Undercurrents 2016

Getting to Room Temperature and Mouthpiece at the undercurrents festival

Reviewed by Patrick Langston

Robert Bockstael in Getting to Room Temperature by Arthur Milner. Photo: Ashley Fraser, Ottawa Citizen

Robert Bockstael in Getting to Room Temperature by Arthur Milner. Photo: Ashley Fraser, Ottawa Citizen

Getting to Room Temperature
A Room Temperature Collective Production (Ottawa)

What do we do now? That’s playwright Arthur Milner’s thorny question in Getting to Room Temperature which asks whether we have the right to die – and explores the roles and responsibilities of others in that death – when we’re not terminally ill but, being old, have simply reached the end of life as we choose to live it.

The provocative one-man show, told in storytelling/lecture fashion, is a world premiere. Directed by Milner, it features Robert Bockstael telling what is, essentially, the playwright’s own story.
Some time ago, Milner’s 93-year-old mother Rose, who was not gravely ill, asked her doctor to help her die. He refused. That got Milner exploring the murky politics of old age and dying in contemporary society. He asks us to consider a lot. Some of it, including the financial burden on families and societies of a growing number of lingering elders kept alive by incessant medical intervention, targets our sense of right and wrong.
Milner, through the accessible voice of Bockstael, wraps his questions in warm anecdotes about his family, sprinkles the show with humour, and lovingly depicts his vital, opinionated mother whose life is slowly limited by aging even as her son’s inquiry into dying expands to take in ever-larger ethical and personal territory.

The inquiry, says Milner/Bockstael, is “a conversation I’m having with myself. I’m trying to figure it out.” (more…)

Particle is a playful and complex homage to Virginia Woolf’s The Waves

Reviewed by Kat Fournier

Photo: Stéphanie Godin

Photo: Stéphanie Godin

A woman creeps her way onto the stage, holding a tattered book in her hands. The pages are so well-loved that the book is falling apart. She extends it to her audience and her mouth curves into words that might explain the book. But how can you put into words something as nuanced as our reaction to a piece of great literature?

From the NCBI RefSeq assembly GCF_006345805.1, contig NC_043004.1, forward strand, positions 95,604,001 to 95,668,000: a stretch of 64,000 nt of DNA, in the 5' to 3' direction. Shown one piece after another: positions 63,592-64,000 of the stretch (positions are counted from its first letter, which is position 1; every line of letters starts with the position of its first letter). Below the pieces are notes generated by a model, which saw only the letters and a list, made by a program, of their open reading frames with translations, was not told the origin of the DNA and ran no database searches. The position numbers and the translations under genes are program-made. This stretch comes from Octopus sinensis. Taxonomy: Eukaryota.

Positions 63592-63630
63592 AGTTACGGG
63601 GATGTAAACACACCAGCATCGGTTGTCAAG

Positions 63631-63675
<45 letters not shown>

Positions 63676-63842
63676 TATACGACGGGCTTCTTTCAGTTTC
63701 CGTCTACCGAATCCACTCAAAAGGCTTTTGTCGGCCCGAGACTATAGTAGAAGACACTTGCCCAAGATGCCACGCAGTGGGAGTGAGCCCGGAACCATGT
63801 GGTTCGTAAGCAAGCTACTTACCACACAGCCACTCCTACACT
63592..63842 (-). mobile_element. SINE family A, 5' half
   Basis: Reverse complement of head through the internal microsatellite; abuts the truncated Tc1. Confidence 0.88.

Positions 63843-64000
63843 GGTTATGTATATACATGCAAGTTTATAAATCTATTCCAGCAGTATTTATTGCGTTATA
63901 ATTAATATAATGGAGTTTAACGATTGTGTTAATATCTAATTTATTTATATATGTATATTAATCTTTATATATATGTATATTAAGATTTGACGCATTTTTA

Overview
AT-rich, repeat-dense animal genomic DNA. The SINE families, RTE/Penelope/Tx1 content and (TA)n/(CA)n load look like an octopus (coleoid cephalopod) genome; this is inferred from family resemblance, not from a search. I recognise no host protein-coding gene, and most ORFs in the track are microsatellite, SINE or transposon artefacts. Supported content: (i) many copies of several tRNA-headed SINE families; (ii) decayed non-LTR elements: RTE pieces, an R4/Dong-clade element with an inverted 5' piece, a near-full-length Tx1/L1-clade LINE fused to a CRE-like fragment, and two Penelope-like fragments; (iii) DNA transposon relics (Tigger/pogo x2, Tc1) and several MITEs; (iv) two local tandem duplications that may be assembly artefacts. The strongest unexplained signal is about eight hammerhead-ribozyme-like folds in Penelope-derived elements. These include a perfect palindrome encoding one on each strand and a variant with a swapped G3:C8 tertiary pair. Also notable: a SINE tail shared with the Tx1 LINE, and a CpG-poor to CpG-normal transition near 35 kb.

Particle, co-created by Kristina Watt and Martha Ross, is a rumination on inspiration itself. This year, audiences have a chance to capture the World Premiere of this production at the undercurrents theatre festival.

At the centre of the play is Virginia Woolf’s novel The Waves, but where you might expect a straight-forward adaptation, 100 Watt Productions sets its sites on the impossibility of wholly capturing the impact of art. Yet, through the lens of this cleverly conceptualized, metatheatrical production, Particle succeeds in inviting the audience to experience a delicate moment of shared understanding.

The stage layout features a prominent projector screen to its right where images of rolling waves are projected—a nod to the book that is at the heart of this production. The play features some basic set pieces, for example, a desk with a small bell and some clutter directly center, or a coat rack that stands at stage left. It’s all intentionally vague; the set is simply a play-ground for the characters. And these characters aren’t what they seem.

Actress Kristina Watt uses costumes (including exaggerated noses, lab coats, glasses and more) to take on various characters, and yet, these characters are heavily symbolic in nature. They are exaggerated and far from realistic—they are characters that Watt wears like a coat as she tries to home-in on the meaning behind Woolf’s enigmatic novel. Underneath the characters is another nameless, tenuous character that is just as present on stage, finding moments of silence to simply stare back at the audience. There’s a complex balance between what’s real and what’s not that Particle manages to capture, a credit to director Martha Ross. (more…)

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